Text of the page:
ECHR rules in favour of Russian union activists

Kaliningrad Sea Commercial Port
The European Court of Human Rights (ECHR) has ruled in favour of members of the independent trade union of dockers at Russia’s Kaliningrad Sea Commercial Port. The court in Strasbourg ordered the Russian state to pay EUR 75,000 (RUR 3.3m) in compensation to the union members for loss of employment and violation of their rights. Under the ruling 30 dockers at the port will receive EUR 2,500 (RUR 110,800) each.

In October 1997, the members of the trade union called a two-day strike to press their demand for higher wages and better working conditions. The port refused to give in to the union demands, but instead dismissed the union activists. Without recourse in Russian courts, the dockers turned in 2001 to the ECHR, which accepted the case in 2004, recalls.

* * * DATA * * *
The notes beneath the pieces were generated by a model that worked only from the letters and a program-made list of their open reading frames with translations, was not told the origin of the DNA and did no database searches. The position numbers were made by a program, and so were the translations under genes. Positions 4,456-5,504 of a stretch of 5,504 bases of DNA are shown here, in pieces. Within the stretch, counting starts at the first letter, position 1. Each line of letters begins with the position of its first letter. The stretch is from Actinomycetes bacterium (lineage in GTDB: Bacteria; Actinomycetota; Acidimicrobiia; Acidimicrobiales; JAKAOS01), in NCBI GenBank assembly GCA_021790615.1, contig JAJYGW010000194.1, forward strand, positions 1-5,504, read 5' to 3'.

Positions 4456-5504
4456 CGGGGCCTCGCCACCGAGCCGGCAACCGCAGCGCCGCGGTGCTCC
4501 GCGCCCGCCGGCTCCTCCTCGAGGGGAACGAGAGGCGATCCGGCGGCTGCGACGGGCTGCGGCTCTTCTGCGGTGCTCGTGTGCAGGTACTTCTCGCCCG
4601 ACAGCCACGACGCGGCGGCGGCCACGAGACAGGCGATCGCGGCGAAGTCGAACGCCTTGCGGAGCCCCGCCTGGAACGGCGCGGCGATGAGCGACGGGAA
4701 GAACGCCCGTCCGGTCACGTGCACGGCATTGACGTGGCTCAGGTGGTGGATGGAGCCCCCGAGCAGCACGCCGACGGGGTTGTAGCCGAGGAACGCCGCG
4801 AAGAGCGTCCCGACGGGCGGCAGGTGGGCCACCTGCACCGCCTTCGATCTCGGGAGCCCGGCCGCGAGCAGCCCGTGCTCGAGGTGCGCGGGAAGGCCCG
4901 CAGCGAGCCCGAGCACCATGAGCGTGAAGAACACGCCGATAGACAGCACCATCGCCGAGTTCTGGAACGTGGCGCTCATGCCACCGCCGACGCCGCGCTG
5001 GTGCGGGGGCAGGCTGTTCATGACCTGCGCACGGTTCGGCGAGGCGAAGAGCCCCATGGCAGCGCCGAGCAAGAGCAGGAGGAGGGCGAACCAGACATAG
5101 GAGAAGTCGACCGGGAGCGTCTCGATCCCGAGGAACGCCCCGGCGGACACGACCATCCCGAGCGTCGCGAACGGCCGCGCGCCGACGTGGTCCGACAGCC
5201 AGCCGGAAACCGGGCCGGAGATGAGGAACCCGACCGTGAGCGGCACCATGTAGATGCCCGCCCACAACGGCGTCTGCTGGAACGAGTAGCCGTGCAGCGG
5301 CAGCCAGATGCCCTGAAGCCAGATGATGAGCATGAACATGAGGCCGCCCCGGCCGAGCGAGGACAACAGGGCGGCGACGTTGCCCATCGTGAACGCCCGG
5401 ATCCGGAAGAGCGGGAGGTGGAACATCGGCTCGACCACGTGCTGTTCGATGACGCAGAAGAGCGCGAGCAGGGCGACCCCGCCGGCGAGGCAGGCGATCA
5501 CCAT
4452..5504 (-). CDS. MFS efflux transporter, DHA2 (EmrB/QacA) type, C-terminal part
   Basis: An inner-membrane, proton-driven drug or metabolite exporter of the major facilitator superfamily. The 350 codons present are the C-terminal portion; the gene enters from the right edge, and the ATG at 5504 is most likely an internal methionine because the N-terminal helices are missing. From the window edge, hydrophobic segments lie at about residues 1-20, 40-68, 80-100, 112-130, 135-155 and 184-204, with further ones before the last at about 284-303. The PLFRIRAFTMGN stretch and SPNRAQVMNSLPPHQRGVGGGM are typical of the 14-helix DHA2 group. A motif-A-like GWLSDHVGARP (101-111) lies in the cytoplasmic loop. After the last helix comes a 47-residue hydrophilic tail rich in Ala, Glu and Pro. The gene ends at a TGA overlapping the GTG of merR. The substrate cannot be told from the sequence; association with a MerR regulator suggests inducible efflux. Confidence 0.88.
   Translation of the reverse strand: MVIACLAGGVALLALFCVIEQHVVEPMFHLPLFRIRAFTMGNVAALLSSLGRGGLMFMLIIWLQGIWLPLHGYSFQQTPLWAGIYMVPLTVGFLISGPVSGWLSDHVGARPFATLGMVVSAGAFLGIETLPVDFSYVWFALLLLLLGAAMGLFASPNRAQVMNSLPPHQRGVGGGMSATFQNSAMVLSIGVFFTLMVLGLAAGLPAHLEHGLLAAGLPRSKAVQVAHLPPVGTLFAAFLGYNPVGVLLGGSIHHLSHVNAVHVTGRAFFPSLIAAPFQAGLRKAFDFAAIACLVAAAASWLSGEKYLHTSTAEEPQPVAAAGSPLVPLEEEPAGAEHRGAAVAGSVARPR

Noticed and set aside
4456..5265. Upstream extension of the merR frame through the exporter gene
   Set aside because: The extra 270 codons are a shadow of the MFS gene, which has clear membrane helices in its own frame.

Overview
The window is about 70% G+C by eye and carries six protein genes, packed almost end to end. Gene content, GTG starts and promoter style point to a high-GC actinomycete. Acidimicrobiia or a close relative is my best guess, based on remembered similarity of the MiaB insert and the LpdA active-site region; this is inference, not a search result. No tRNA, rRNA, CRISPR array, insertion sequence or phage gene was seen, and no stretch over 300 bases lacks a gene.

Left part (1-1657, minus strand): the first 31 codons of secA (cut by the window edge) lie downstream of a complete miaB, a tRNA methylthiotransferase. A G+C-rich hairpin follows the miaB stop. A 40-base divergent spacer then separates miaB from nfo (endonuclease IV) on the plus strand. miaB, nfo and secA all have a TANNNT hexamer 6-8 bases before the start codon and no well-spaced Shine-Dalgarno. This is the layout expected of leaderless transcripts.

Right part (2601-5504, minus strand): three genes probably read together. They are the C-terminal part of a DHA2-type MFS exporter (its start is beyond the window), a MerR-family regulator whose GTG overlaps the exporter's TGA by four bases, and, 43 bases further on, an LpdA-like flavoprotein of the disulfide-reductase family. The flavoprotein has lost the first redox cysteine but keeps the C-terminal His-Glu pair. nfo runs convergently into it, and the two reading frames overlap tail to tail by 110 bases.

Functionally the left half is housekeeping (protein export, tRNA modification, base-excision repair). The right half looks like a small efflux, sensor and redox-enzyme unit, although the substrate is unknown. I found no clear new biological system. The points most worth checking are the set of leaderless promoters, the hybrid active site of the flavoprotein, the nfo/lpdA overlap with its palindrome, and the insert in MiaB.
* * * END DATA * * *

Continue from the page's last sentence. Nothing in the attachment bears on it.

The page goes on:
Mr Mikhail Chesalin, member of the Kaliningrad regional council from the Patriots of Russia party, said this was the first time that the ECHR has recognised a case of discrimination against trade unionists in Russia. “Now Mr Putin and the port company have to pay us EUR 75,000, and authorities have to investigate the activities of those port officials who let the union activists be discriminated,” Mr Chesalin said.

FacebookTwitterGoogle+LinkedInVKWordPressBlogger PostLiveJournalTumblrTelegramWhatsAppSMSEmailGoogle GmailOutlook.comMail.RuPrintFriendly
  1. Union Busting on Russia’s Docks

    For Igor Vdovchenko, going to work every day has become an act of resistance. He is a dockworker in Kaliningrad. Along with a dozen or so others, he is singled out because he belongs to the Russian Union of Dockworkers.

Leave a Reply